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Aug 30, 2013

Course to include oil and gas module

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ANDY CLAYThe course will include a discussion on the reporting of oil and gas resources using National Instrument 51-101
ANDY CLAYThe course will include a discussion on the reporting of oil and gas resources using National Instrument 51-101
PHYLLIS BOSHOFFThe registration process for the course has already started and will close two weeks prior to the start of the course, as this will allow for sufficient time to order the complimentary tablets on which course material is loaded
PHYLLIS BOSHOFFThe registration process for the course has already started and will close two weeks prior to the start of the course, as this will allow for sufficient time to order the complimentary tablets on which course material is loaded
 
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The growing interest in coal-bed methane and shale gas in Africa and elsewhere has prompted auditing and consulting firm Deloitte’s wholly owned subsidiary, Venmyn Deloitte, and the University of Pretoria to launch a course on the reporting of oil and gas resources, including a discussion on National Instrument (NI) 51-101 Continuous Disclosure Obligations.

NI 51-101 stipulates the yearly filing require- ments for reporting issuers who are involved in oil and gas activities for disclosure of their estimates of reserves and resources. In addi-tion, it also sets out the general disclosure standards for reporting issuers who are report- ing on their oil and gas activities. The dis-closure standards apply to any disclosure made by a reporting issuer throughout the year.

The Compliance and Reporting Rules in the Minerals Industry course is hosted yearly at the University of Pretoria.

“The course will be held from October 7 to 11 at the University of Pretoria's Hatfield campus, in Pretoria, and will discuss mineral resource estimation and mineral asset valuation, among a variety of other topics,” Venmyn Deloitte MD Andy Clay tells Engineering News.

The course also includes a new module on the practical application of the recently introduced International Financial Reporting Interpretations Committee Interpretation 20, titled Stripping Costs in the Production Phase of a Surface Mine.

“This is important, as it sets out principles for the recognition of production surface costs on the balance sheet and income statement. It also recognises the need to preserve mineral asset value to prevent impairment,” he says.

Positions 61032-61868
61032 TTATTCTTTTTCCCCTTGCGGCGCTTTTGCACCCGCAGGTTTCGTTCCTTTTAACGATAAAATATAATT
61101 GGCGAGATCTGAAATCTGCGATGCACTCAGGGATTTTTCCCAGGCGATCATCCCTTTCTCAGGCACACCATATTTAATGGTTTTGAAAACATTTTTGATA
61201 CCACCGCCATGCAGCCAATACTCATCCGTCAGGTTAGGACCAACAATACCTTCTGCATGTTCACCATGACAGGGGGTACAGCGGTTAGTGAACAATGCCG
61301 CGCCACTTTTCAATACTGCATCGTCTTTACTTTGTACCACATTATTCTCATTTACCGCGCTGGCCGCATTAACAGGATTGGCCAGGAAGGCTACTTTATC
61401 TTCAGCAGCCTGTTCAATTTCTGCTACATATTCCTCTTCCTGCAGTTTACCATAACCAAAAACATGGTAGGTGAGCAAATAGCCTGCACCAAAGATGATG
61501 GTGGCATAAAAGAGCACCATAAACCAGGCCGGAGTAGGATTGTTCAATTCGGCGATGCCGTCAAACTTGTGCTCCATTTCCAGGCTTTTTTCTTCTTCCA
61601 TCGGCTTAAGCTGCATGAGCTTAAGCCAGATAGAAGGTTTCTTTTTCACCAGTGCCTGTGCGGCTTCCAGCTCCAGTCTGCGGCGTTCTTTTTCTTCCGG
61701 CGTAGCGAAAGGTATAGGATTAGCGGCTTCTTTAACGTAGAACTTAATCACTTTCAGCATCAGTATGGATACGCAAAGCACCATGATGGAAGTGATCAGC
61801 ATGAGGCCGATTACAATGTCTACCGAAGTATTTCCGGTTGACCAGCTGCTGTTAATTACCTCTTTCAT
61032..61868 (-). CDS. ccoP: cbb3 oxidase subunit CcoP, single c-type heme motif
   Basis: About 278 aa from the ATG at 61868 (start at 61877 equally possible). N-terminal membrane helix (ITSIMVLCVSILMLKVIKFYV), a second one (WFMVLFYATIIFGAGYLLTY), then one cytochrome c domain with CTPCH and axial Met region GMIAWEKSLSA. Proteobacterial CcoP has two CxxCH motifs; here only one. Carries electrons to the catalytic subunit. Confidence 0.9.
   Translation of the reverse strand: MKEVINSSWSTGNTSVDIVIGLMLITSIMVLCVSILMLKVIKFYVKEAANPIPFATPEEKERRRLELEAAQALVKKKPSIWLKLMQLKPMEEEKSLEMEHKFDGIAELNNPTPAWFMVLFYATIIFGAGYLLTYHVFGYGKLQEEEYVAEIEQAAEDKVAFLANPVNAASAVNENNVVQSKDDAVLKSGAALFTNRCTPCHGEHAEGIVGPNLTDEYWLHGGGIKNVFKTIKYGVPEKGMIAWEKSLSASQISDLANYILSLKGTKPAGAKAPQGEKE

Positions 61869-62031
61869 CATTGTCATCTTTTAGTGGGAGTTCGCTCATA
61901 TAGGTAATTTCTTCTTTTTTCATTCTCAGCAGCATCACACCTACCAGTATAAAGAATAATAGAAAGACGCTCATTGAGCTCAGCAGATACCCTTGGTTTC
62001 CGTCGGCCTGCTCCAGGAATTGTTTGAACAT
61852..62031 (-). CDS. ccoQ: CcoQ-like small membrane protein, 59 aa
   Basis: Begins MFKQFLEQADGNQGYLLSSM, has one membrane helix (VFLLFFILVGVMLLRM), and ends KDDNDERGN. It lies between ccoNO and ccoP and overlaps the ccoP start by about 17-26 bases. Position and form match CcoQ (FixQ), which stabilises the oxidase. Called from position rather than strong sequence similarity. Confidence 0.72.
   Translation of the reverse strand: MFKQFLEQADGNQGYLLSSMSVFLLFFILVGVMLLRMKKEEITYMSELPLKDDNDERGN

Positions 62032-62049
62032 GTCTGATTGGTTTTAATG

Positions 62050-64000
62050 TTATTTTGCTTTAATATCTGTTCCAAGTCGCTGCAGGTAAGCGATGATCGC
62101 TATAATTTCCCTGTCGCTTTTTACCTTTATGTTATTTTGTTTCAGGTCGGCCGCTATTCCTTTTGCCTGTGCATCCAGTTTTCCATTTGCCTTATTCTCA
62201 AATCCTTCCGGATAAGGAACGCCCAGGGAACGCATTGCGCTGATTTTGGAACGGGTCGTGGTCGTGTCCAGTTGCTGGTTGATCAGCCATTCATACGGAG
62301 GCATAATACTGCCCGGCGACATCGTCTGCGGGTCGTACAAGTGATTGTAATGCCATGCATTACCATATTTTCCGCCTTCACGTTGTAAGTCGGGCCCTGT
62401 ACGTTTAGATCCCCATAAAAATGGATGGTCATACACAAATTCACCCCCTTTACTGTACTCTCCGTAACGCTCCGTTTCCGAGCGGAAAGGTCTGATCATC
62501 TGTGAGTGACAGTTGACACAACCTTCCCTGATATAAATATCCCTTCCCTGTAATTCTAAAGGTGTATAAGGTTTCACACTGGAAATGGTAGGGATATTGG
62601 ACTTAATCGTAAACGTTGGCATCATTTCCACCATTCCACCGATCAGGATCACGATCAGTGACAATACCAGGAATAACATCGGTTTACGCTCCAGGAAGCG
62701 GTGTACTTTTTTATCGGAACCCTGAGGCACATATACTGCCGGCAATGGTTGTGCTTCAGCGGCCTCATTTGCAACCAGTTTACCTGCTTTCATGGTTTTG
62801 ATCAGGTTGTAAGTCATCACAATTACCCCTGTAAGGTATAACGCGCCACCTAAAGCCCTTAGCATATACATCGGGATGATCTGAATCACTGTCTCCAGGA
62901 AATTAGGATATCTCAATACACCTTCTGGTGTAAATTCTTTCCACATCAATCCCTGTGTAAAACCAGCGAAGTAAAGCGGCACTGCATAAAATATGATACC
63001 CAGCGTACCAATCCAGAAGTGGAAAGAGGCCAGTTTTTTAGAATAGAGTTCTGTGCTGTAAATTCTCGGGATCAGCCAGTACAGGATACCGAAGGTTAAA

Further, Clay explains that the course is beneficial for company directors, analysts,

engineers, geologists, metallurgists, surveyors, journalists and anyone involved in the minerals industry who may be responsible for prep-aring reports in compliance with local and international reporting rules.

He adds that, typically, external delegates registered for the course have been based in South Africa, although they might belong to companies with operations in other jurisdictions.

“Because of this, the course also discusses international mineral resource estimation codes, especially the Canadian NI 43-101 Resource Reporting Code and the Canadian NI 51-101 Oil and Gas Reporting Code,” Clay states.

Moreover, he says the course will dis- cuss the Australian, London, Hong Kong and Toronto stock exchanges, as well as the JSE.

Clay adds that this is in line with the fact that many mineral companies find it beneficial to list in jurisdictions that are far removed from where they operate.

Further, the course provides an introduc-tion to mineral resource estimation and valuation and offers an introduction to the technical and financial factors that influence mineral assets.

“It also provides an introduction to some of the different reports that may be required at the different stages of a project’s life cycle and some insights into submitting technical and valuation reports to the various stock exchanges,” states Clay.

He says, for this reason, the course is also of value for the University of Pretoria geology honours students, many of whom have never been exposed to the challenges related to compliance and report writing in the minerals sector.

Meanwhile, the Stripping Costs in the Production Phase of a Surface Mine module will investigate appropriate strategies for projects that are in the exploration, develop-ment or mining stages.

Clay explains that the module is being offered in response to demand from mineral companies that are considering suitable operational and financing strategies for the current mining environment, in which many companies are finding it difficult to raise capital and cover their fixed costs.

“The registration process for the course has already started and will close two weeks before it starts, as this will allow sufficient time to order the tablets, provided as part of the course, on which course content can be loaded,” University of Pretoria continued education programme manager: open programmes Phyllis Boshoff tells Engineering News.

Course Lecturers

Clay notes that most of the lecturers for the course are sourced from Venmyn Deloitte, which was established in November 2012, when Deloitte bought 25-year-old mineral advisory firm Venmyn and incorporated it into Deloitte South Africa’s mineral advisory services practice.

The lecturers include Clay, Venmyn Deloitte director Neil McKenna, Venmyn Deloitte executive leads Fiona Harper, Catherine Telfer and Godknows Njowa, mineral project analysts and advisers Gbenga Ojo, Munyar Chirisa, Iaan Myburgh and Gert Kriel, as well as environmental expert Sarah Dyke.

“Law firm Malan Scholes Attorneys attor-ney Lili Nupen will discuss the Royalty Act and the Mineral and Petroleum Resources Development Act, while Deloitte will discuss the auditing challenges related to the mining sector,” Clay concludes.

Edited by: Tracy Hancock
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